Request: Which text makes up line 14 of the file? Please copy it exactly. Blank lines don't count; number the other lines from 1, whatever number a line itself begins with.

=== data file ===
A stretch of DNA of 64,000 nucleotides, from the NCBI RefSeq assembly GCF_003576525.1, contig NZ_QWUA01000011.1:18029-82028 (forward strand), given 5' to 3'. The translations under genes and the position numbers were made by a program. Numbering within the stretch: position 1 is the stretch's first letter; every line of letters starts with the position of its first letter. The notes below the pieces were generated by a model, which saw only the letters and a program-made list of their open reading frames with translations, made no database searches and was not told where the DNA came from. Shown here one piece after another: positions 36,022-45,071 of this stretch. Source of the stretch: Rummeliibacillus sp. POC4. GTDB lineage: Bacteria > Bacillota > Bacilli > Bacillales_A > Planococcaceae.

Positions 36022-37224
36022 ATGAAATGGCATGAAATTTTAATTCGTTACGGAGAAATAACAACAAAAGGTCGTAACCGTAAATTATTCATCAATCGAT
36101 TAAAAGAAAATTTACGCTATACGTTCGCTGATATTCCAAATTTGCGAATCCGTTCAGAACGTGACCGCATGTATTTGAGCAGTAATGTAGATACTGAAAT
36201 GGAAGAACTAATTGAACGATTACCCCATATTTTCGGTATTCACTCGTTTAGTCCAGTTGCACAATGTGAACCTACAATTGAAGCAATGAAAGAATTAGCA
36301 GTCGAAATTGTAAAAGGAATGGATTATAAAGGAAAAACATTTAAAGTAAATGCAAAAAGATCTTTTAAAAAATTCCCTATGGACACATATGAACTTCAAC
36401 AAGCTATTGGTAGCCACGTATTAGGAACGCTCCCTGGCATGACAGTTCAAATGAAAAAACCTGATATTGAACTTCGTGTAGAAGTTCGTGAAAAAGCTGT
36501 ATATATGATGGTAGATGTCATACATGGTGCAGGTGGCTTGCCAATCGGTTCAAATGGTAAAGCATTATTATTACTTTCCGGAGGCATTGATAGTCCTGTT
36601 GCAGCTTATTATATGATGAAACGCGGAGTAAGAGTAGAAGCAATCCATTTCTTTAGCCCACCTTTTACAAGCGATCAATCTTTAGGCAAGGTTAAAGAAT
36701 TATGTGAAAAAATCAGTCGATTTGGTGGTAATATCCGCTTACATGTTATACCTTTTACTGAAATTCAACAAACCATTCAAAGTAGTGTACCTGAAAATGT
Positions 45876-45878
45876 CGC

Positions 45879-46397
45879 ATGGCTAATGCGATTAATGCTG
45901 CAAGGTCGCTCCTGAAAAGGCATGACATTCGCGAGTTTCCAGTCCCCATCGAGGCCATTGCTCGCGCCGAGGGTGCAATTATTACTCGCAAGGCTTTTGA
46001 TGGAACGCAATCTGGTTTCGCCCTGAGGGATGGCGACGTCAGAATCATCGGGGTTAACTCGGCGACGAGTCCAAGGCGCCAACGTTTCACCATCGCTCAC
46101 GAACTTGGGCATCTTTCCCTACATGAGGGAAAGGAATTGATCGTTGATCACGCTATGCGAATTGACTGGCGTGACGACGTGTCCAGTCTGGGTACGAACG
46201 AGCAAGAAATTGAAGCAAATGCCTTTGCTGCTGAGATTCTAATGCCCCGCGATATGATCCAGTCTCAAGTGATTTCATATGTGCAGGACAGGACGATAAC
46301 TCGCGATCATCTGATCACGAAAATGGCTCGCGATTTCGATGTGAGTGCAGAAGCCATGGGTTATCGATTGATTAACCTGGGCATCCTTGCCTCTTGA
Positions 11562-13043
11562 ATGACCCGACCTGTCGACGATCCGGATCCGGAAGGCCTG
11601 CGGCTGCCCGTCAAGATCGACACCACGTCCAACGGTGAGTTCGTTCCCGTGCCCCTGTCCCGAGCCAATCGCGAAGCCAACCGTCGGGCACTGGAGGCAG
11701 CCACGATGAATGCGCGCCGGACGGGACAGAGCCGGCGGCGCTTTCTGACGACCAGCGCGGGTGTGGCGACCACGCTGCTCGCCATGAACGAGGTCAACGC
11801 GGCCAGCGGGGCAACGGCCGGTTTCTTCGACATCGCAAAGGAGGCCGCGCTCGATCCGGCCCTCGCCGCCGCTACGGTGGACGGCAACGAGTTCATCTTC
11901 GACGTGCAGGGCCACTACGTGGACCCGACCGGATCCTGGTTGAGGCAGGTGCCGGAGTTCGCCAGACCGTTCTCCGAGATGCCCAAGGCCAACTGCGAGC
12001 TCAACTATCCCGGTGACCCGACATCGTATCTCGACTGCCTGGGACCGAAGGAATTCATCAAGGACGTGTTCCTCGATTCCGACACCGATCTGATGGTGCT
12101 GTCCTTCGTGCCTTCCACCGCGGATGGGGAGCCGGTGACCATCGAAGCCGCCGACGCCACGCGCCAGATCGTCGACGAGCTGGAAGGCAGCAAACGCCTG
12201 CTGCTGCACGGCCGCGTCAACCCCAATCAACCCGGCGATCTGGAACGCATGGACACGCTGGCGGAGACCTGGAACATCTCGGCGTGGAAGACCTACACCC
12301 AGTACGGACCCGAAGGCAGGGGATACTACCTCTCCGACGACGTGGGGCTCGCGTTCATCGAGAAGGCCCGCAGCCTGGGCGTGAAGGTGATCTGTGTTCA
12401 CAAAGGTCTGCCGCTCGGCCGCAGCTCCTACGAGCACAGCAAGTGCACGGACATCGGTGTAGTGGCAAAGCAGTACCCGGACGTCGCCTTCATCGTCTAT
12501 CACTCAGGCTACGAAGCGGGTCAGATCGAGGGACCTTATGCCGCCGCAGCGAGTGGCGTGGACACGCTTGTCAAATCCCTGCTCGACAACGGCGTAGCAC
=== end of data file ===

45879 ATGGCTAATGCGATTAATGCTG